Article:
First Government House Site | NSW Environment & Heritage

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Heritage

First Government House Site

Item details

Name of item: First Government House Site
Other name/s: Museum of Sydney, A Rum Rebellion Site
Type of item: Archaeological-Terrestrial
Group/Collection: Government and Administration
Category: Government House
Location: Lat: -33.8636608076 Long: 151.2115307490
Primary address: 41 Bridge Street, Sydney, NSW 2000
Parish: St James
County: Cumberland
Local govt. area: Sydney
Local Aboriginal Land Council: Metropolitan
Property description
Lot/Volume CodeLot/Volume NumberSection NumberPlan/Folio CodePlan/Folio Number
PART LOT101 DP834054
LOT102 DP834054

Boundary:

See Curtilage Map
All addresses
Street AddressSuburb/townLGAParishCountyType
41 Bridge StreetSydneySydneySt JamesCumberlandPrimary Address
37 Phillip StreetSydneySydneySt JamesCumberlandAlternate Address

Statement of significance:

First Government House was the first permanent centre of colonial administration in Australia. It was the home and offices of the Governors of New South Wales from 1788-1845 and the official, social and administrative centre of the colony from 1788-1845. As such, it is associated with numerous events of political, cultural and social significance to the colony's development. Its use as both home and seat of authority and its siting and subsequent development determined to a large extent the pattern of growth of Sydney. This entails both the physical pattern of the streets and its cultural pattern of political, official, recreational and residential and mercantile quarters.

The site of the building contains the only remains from 1788 known to survive in 1983. These remains provide evidence of Australia's major phases of history, architectural, building technology, and administration of the colony in New South Wales.

First Government House has a unique historical significance because of the many historic figures, both European and Aboriginal, who are associated with the building. It also has great scientific significance which is proven in its potential to answer research questions in these and other fields.

First Government House is of great symbolic importance to the Australian people. The site is our most tangible link to our past and the foundation of white settlement in this country. (Historic Houses Trust 1992) (Bickford 1983)
Date significance updated: 03 Mar 00
Note: There are incomplete details for a number of items listed in NSW. The Heritage Division intends to develop or upgrade statements of significance and other information for these items as resources become available.

Description

Builder/Maker: James Bloodworth (attributed)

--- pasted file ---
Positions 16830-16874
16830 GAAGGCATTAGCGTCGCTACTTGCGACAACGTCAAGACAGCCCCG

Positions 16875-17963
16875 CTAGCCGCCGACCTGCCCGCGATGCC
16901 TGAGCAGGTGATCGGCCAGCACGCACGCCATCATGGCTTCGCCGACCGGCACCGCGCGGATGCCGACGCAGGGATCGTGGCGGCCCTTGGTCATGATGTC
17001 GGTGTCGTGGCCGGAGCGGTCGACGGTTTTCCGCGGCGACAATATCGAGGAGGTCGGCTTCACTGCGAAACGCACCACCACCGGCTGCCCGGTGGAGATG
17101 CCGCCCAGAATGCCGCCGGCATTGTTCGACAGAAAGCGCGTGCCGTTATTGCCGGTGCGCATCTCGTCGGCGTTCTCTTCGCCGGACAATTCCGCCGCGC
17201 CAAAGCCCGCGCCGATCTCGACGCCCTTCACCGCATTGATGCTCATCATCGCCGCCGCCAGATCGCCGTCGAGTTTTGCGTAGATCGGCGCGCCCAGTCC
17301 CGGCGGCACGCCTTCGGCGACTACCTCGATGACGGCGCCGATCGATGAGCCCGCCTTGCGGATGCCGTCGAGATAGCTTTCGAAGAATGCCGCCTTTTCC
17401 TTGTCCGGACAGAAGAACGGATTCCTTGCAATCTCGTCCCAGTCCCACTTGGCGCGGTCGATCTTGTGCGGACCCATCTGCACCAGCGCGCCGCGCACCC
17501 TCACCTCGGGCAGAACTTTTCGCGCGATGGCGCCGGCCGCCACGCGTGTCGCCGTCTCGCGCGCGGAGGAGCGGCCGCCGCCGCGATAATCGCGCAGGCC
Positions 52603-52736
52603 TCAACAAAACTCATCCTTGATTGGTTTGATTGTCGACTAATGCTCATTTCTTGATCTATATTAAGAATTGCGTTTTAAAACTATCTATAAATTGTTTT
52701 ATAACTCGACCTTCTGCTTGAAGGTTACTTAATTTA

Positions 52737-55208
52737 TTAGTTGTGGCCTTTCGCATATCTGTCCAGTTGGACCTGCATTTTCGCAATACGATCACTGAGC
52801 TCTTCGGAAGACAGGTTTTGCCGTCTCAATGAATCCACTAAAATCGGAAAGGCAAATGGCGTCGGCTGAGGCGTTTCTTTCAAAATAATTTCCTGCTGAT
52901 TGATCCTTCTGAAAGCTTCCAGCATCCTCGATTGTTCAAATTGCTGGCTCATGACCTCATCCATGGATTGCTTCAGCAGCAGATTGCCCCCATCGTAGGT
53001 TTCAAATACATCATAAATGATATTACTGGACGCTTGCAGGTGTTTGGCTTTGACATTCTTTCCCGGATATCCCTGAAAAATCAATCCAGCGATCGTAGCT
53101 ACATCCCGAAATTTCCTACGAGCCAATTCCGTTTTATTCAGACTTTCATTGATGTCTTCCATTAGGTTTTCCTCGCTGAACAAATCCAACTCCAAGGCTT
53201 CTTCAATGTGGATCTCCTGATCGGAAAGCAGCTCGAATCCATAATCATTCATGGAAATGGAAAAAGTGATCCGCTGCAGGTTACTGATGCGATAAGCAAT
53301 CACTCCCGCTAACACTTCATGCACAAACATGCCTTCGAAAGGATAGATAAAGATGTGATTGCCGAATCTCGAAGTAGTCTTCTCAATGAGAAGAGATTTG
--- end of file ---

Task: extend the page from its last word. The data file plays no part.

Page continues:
Construction years: 1788-1789
Physical description: The site is situated on the south-west corner of the intersection of Bridge and Phillip Streets in the northern section of the Sydney CBD. It includes an area that is currently occupied by Victorian terraces on the north-west portion of the site. (See Young Street Terraces SHR No. 00974)

Remains uncovered on the site include the foundation of the back wall and part of the western wall of Phillip's house, and the foundations of the original outbuildings containing the bakehouse and kitchen. Other stone foundations, drains, and a corner of the Dining Room Governor Macquarie added to the house are also extant. (Department of Planning)

These are incorporated into the interior floor of the Museum of Sydney and the forecourt.
Physical condition and/or
Archaeological potential:
Archaeological Potential - Medium to High Other foundations may be extant under Bridge Street.
Date condition updated:11 Oct 99
Modifications and dates: 1795 - Verandah added
c.1795 - First printing office set up.
1801 - Governor King adds Drawing Room
1810-21 - New wing of five rooms including a salon on the southern side and a new stable block added.
1825-27 Alterations by Henry Dumaresq for Governor Darling
1845-46 - House and outbuildings demolished
Post 1846 - Site used for a variety of purposes, including offices, stores and a carpark.
1993 - Construction of Museum of Sydney on part of the site of First Government House.
(Dept of Planning:2-6)
Current use: Museum of Sydney on the site of First Government House
Former use: Government House and Government Offices, stores, carter's yard, carpark

History

Historical notes: First Government House took about a year to build. Governor Arthur Phillip laid the foundation stone in May 1788. As the first permanent building in the colony, it had two storeys built of bricks and stone comprising six rooms, two cellars and a rear staircase. In front of the house was a garden where many imported plant species were grown and the first orchard planted.

At the back of the house were clusters of outbuildings containing the kitchen, bakehouse, stables and offices and workrooms. When Governor Hunter took over as governor in 1795 he added a verandah to the house, possibly the first in the colony. Hunter also set up the colony's first printing office in the grounds which produced Notices and Orders and in 1803, Australia's first newspaper, the Sydney Gazette.

During Macquarie's period of Governor from 1810 to 1821 First Government House was altered dramatically by Francis Greenway. He designed a new wing of five rooms on the southern side and a new stable block. The stable block is now the Conservatorium of Music.